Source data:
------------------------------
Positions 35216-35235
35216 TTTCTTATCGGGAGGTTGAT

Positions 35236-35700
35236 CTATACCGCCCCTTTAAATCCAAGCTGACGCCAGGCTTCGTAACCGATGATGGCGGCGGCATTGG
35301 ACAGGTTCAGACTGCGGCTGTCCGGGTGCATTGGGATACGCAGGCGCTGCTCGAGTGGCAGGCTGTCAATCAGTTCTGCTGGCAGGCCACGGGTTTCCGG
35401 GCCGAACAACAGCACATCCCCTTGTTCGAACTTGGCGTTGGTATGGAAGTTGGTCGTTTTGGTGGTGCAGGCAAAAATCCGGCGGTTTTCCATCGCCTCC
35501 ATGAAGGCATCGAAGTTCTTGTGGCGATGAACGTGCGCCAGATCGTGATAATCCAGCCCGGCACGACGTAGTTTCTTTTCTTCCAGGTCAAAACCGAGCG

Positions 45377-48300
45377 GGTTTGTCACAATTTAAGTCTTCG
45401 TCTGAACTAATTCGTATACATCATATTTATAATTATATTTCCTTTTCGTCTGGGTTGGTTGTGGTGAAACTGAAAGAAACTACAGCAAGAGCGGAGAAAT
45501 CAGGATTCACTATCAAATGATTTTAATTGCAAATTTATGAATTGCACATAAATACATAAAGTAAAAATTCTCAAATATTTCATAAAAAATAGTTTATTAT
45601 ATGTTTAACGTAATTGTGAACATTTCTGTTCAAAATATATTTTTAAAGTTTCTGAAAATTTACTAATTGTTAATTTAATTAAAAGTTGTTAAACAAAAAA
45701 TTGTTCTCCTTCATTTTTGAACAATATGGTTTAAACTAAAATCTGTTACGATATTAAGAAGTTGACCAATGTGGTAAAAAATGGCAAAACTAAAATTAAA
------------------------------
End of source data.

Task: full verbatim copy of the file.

Positions 35216-35235
35216 TTTCTTATCGGGAGGTTGAT

Positions 35236-35700
35236 CTATACCGCCCCTTTAAATCCAAGCTGACGCCAGGCTTCGTAACCGATGATGGCGGCGGCATTGG
35301 ACAGGTTCAGACTGCGGCTGTCCGGGTGCATTGGGATACGCAGGCGCTGCTCGAGTGGCAGGCTGTCAATCAGTTCTGCTGGCAGGCCACGGGTTTCCGG
35401 GCCGAACAACAGCACATCCCCTTGTTCGAACTTGGCGTTGGTATGGAAGTTGGTCGTTTTGGTGGTGCAGGCAAAAATCCGGCGGTTTTCCATCGCCTCC
35501 ATGAAGGCATCGAAGTTCTTGTGGCGATGAACGTGCGCCAGATCGTGATAATCCAGCCCGGCACGACGTAGTTTCTTTTCTTCCAGGTCAAAACCGAGCG

Positions 45377-48300
45377 GGTTTGTCACAATTTAAGTCTTCG
45401 TCTGAACTAATTCGTATACATCATATTTATAATTATATTTCCTTTTCGTCTGGGTTGGTTGTGGTGAAACTGAAAGAAACTACAGCAAGAGCGGAGAAAT
45501 CAGGATTCACTATCAAATGATTTTAATTGCAAATTTATGAATTGCACATAAATACATAAAGTAAAAATTCTCAAATATTTCATAAAAAATAGTTTATTAT
45601 ATGTTTAACGTAATTGTGAACATTTCTGTTCAAAATATATTTTTAAAGTTTCTGAAAATTTACTAATTGTTAATTTAATTAAAAGTTGTTAAACAAAAAA
45701 TTGTTCTCCTTCATTTTTGAACAATATGGTTTAAACTAAAATCTGTTACGATATTAAGAAGTTGACCAATGTGGTAAAAAATGGCAAAACTAAAATTAAA